Southern Chile's Calbuco volcano erupted on Wednesday for the first time in nearly half a century, spewing a giant funnel of ash high into the sky and prompting authorities to declare a state of emergency. Airlines cancelled flights as ash cloud rose from Calbuco's snowy peak. Officials ordered an evacuation for a 20-kilometer radius around the volcano. Schools also suspended classes for the region.
The Interior ministry rushed in the army to temporarily take control of the province of Llanquihue and the town of Puerto Octay.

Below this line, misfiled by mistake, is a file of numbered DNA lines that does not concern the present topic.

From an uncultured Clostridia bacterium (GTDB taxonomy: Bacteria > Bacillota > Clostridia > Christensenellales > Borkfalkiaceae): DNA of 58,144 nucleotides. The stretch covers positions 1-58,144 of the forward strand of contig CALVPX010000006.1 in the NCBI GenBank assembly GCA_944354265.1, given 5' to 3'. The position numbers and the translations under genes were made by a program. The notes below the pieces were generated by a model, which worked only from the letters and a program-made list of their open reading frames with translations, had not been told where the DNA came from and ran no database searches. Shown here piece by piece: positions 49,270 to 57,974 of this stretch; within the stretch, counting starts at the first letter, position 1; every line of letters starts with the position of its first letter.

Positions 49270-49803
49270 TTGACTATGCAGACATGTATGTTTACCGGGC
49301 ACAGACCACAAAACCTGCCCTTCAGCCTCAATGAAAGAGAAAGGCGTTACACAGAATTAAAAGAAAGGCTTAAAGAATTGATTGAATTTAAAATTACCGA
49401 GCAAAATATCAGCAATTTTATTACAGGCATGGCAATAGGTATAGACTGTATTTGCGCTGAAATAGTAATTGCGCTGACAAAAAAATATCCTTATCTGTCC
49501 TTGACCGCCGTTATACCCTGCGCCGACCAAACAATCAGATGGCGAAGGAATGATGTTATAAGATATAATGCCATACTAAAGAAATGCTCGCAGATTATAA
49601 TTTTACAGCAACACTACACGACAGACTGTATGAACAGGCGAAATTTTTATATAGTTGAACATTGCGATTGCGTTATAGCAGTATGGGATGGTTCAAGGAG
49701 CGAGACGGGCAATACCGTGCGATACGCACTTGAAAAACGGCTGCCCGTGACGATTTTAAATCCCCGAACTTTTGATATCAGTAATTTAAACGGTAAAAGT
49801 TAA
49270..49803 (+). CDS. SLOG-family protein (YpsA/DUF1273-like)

Television images showed large traffic jams and long lines at gas stations in Puerto Montt.
Gabriel Orozco, a volcanologist at the National Geology and Mines Service, said the 10-kilometer-high ash cloud risked collapsing, and warned: “River beds are very dangerous at the moment” because of the risk of ice and snow melting and causing floods.
The 2,000-meter volcano is located in the Los Lagos region, some 1,400 kilometers south of the capital Santiago.
It is the second volcano in southern Chile to have a substantial eruption since March 3, when the Villarrica volcano emitted a brief but fiery burst of ash and lava. That eruption caused authorities to evacuate more than 3,500 people.
No lava was seen in the latest eruption, but the ash cloud, which could be seen from 20 kilometers away, loomed over the crater, turning hues of pink and yellow as the sun set over the area. Chile has about 90 active volcanoes, of which Calbuco is considered one of the most dangerous.